LOUISVILLE, Ky. — In the past 12 months, the apparent winner of the 2021 Kentucky Derby lost his title and then his life, horse racing’s most famous trainer was barred from the sport’s biggest day, and a major horse-doping trial involving more than two dozen people began in federal court.
It’s enough to leave people like Ryan Dickey feeling disillusioned.
“I don’t play as much as I used to,” said Dickey, a handicapper, horse owner and writer in Las Vegas. “I don’t handicap the races as often as I used to and there are some tracks that I won’t play at all.”
But even after a tumultuous 12 months for the sport of kings, Dickey said he’s geared up for the first Saturday in May.
“I’m excited for it every year, ever since I was a little kid,” Dickey said. He suspects casual Kentucky Derby fans are too.
“I don’t think they’re going to care too much,” about the scandals, he said.
Several other racing world insiders shared similar sentiments about the Derby’s ability to capture the public’s attention despite the sport’s deep-seated problems and the questions raised around it in recent months. Those questions include: “Does the Kentucky Derby still matter?,” posed on the front page of the Lexington Herald-Leader this weekend, and, “Is Horse Racing’s Legitimacy At Stake?,” the subject of a Louisville Forum debate last month.
For one week at least, the pomp and pageantry of the Kentucky Derby appears poised to overshadow the existential angst within the racing world.
“I do not believe there will be a hangover from last year’s Derby,” said Aaron Halterman, who handicaps races at RacingDudes.com. “I don’t see this Kentucky Derby being much different from any other year.”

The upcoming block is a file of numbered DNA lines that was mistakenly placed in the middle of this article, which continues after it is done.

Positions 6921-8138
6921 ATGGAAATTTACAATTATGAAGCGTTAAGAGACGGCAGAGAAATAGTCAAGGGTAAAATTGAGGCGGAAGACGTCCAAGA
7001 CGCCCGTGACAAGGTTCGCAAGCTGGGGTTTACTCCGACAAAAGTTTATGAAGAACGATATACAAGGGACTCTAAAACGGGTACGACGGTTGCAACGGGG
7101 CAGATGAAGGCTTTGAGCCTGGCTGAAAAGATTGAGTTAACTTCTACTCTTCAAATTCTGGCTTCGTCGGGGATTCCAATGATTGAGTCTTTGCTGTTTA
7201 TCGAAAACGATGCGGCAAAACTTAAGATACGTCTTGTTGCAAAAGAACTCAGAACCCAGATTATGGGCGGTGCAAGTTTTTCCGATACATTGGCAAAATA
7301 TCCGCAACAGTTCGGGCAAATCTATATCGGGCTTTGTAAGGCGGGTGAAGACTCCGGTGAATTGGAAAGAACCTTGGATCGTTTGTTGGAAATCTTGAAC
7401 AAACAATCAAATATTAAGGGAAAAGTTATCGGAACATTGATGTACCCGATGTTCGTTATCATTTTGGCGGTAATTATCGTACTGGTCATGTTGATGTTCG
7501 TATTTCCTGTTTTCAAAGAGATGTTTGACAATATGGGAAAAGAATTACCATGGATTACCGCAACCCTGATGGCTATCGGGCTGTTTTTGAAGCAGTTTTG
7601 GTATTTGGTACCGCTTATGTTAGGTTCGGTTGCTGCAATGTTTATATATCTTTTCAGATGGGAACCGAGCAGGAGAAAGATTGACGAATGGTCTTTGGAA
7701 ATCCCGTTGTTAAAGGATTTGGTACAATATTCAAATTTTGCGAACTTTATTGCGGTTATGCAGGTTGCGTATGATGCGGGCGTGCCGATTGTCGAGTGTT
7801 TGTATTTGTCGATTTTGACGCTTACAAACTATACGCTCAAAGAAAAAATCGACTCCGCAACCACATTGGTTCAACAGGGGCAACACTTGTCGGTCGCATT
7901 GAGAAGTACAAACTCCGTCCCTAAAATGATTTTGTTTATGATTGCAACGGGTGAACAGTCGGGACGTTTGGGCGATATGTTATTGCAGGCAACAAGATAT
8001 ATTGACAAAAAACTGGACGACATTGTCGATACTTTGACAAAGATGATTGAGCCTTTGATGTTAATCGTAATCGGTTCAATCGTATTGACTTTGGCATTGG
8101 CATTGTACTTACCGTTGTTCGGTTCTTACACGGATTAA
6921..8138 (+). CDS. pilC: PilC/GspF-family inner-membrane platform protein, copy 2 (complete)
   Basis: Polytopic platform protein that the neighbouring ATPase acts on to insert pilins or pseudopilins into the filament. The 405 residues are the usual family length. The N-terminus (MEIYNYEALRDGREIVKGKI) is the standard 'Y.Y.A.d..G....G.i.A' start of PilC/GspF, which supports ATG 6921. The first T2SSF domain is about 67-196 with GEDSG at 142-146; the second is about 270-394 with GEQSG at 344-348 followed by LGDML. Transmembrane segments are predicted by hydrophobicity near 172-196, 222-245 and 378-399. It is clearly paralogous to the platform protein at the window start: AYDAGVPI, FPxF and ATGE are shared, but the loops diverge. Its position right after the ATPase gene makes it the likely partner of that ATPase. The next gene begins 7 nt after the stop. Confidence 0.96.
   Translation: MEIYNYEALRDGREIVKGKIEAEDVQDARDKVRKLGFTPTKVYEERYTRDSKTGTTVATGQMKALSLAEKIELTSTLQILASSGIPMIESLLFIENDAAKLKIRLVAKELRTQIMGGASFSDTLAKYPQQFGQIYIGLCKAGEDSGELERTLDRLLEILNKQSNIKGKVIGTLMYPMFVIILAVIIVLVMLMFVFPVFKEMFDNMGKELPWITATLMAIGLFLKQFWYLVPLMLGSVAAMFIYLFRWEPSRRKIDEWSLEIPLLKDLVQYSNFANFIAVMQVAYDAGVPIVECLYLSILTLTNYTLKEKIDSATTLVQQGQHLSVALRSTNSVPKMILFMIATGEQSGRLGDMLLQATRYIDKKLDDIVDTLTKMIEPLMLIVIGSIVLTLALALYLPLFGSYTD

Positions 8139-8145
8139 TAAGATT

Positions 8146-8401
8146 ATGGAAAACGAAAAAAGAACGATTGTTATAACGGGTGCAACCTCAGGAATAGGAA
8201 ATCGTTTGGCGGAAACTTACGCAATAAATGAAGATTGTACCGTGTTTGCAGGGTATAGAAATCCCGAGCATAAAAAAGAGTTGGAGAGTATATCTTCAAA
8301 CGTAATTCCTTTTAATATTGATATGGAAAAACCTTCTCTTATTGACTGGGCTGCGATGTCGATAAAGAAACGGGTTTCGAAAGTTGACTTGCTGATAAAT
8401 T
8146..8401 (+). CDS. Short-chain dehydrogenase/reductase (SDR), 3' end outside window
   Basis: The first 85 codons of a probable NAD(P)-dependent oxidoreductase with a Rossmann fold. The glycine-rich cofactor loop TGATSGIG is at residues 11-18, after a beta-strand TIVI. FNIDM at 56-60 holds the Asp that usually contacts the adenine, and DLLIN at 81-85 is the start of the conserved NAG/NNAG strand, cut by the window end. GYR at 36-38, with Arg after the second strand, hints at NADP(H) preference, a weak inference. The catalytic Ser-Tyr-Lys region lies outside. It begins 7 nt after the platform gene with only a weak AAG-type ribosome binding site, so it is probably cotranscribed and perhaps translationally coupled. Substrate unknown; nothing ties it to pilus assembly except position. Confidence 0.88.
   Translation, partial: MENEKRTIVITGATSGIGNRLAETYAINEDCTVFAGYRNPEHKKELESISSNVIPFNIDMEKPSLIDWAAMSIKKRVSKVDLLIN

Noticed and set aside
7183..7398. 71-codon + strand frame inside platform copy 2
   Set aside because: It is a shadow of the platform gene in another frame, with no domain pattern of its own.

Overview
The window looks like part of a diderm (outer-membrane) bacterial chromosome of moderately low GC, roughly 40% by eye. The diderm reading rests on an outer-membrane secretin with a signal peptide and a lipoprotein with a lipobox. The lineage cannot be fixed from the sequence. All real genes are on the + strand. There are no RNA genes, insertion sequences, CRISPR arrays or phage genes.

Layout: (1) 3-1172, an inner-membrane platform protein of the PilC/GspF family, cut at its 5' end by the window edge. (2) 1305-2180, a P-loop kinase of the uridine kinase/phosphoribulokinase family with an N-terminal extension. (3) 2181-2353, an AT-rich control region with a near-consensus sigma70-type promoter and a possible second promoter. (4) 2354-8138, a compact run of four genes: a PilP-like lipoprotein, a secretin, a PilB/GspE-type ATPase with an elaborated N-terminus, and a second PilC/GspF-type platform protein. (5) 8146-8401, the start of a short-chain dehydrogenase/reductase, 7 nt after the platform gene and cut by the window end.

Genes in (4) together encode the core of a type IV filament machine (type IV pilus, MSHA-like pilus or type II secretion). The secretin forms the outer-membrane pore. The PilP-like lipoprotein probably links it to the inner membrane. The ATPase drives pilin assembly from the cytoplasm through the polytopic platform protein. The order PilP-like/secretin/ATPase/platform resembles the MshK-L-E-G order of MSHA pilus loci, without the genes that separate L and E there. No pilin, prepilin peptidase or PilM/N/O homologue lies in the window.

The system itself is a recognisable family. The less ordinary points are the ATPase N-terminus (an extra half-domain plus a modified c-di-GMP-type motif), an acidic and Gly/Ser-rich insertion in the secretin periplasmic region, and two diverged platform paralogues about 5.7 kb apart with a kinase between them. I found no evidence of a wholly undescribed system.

Except, of course, that Bob Baffert won’t be there. Churchill Downs suspended the California-based trainer for two years last summer because of Medina Spirit, who finished first at the 147th Derby, failing a drug test. In December, Medina Spirit dropped dead at Santa Anita, which Dickey said will cast a “pall” over Saturday’s festivities.
Michael Kipness, a veteran handicapper who goes by The Wizard, said the trouble surrounding Medina Spirit and Baffert has affected the perception of the sport for some people.
“When you’re not an everyday follower of the game, you’re going to take an incident like that and run with it [and assume] that the game is crooked and fixed and full of drugs and all that,” he said.
He admitted that there are problems with horse racing. “I think the industry has done a very poor job in cleaning up the stuff that they should clean up,” he said. But Kipness insisted that the biggest problem is not people like Baffert, who he called a “real horseman” and a “great trainer,” but a tangled web of rules and regulations across the horses racing states.
Still, even if there is a widespread perception that horse racing is plagued by scandal, he has little doubt that people will look past it Saturday. The casual fans appreciate the spectacle, he said, and the hardcore fans will be able to look past the scandals, at least for the moment.
“What happened last year — for one race, one day — it’s put in the back of your head,” he said. And if the 148th Kentucky Derby is run without incident, what happened last year “will be history.”